Thousands of homes in the south of Ireland are without power following the arrival of Storm Eunice in the early hours of Friday.
Schools and colleges across the Republic of Ireland will remain closed on Friday after officials warned of a “high-impact, multi-hazard weather event”.
In nine counties, schools will be shut after Met Eireann issued a red wind warning for Cork, Kerry, Clare and Waterford.
An orange snow warning has also been issued for several counties in the north and west, including Donegal, Mayo, Sligo, Leitrim and Roscommon.
While the storm is expected to be powerful but relatively short, officials have warned that it is likely to leave a trail of damage and disruption, including fallen trees, power outages and coastal flooding.
More than 6,000 people were without power due to the storm on Friday morning, ESB said, predominantly in Cork and Kerry.
Brian Tapley, from ESB, said on Friday: “We will know the extent of the damage to our network probably by midday, because the storm is passing so quickly.”
He told RTE radio that ESB workers would aim to “restore everyone as quickly as possible and safely as possible”.
Some snow has already been reported in parts of the north-west, with more sleet and snow possible later on Friday.
Across the south of the island, there have been reports of failed trees and blocked roads.
Liz Coleman, from Met Eireann, said the storm will track eastwards across Ireland over the course of the morning.
“The very strong winds will be over by midday today,” she told RTE radio.
“We will then be in a strong westerly airflow with some blustery, scattered showers.”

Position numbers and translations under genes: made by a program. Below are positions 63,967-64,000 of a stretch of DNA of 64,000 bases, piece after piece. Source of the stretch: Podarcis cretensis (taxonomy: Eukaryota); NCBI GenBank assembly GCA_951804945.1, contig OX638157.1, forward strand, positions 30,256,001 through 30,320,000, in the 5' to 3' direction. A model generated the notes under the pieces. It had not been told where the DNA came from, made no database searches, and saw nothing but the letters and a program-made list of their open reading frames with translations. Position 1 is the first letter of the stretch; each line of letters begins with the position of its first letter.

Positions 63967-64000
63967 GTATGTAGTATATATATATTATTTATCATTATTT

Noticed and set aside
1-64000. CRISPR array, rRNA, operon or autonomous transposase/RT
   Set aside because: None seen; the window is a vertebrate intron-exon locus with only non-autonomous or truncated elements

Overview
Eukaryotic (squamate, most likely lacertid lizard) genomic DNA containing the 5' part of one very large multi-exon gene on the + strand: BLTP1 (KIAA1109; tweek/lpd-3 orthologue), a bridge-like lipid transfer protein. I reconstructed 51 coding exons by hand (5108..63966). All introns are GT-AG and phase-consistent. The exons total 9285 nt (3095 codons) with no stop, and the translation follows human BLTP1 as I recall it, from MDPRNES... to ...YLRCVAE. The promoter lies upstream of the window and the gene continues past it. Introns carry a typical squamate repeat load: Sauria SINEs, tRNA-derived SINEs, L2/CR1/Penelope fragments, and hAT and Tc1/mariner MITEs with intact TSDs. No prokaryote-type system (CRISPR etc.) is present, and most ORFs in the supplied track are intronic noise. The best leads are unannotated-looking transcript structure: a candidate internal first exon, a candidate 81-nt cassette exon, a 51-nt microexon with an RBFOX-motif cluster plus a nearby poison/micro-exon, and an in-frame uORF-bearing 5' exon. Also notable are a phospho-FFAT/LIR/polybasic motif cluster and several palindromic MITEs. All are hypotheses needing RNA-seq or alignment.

Gardai have urged the public to hear warnings for their local areas.
Those living in the worst-affected areas have been advised to stay indoors for the duration of the storm and to remain cautious even when the worst conditions have abated.
Bus Eireann will not operate during the red warning, while Irish Rail will operate provided there is no damage to tracks.
The HSE said it hopes to experience little or no disruption to services on Friday.
Anne O’Connor, chief operations officer for the HSE, said on Friday that patients should hopefully only experience a “brief disruption” to planned appointments and services.
Ireland’s National Emergency Co-ordination Group met on Thursday to finalize planning, with chairman Keith Leonard predicting a “high-impact, multi-hazard weather event”.
Tommy Ryan, from the County and City Management Association, said on Thursday night that crews are on stand-by, as well as Civil Defense if necessary.
“Each local authority is scaling the response at an appropriate level depending on the level of warning, whether it is red, orange or yellow,” he said.
“The local government sector is prepared and ready to respond.”
The Met Eireann red storm warning for Kerry, Cork and Clare ended at 8am, but a Status Orange alert remains in place.
The alert for Waterford began at 7am on Friday and will stay in place until 11am.
The orange wind warning for the Munster region and Counties Carlow, Dublin, Kildare, Kilkenny, Laois, Offaly, Wexford, Wicklow and Galway, will last until 11am.
An orange snow warning for Donegal, Leitrim, Sligo, Mayo and Roscommon, remains in place until 3pm.
A yellow wind and rain warning covers the rest of the country until 6pm, with a snow and ice warning in place until 10am on Saturday.
In Northern Ireland, a yellow wind and snow warning has been issued by the Met Office for 3am to 6pm on Friday.
“Storm Eunice may cause disruption due to heavy snow and some strong winds on Friday,” said the UK forecaster.
George Holan is chief editor at Plainsmen Post and has articles published in many notable publications in the last decade.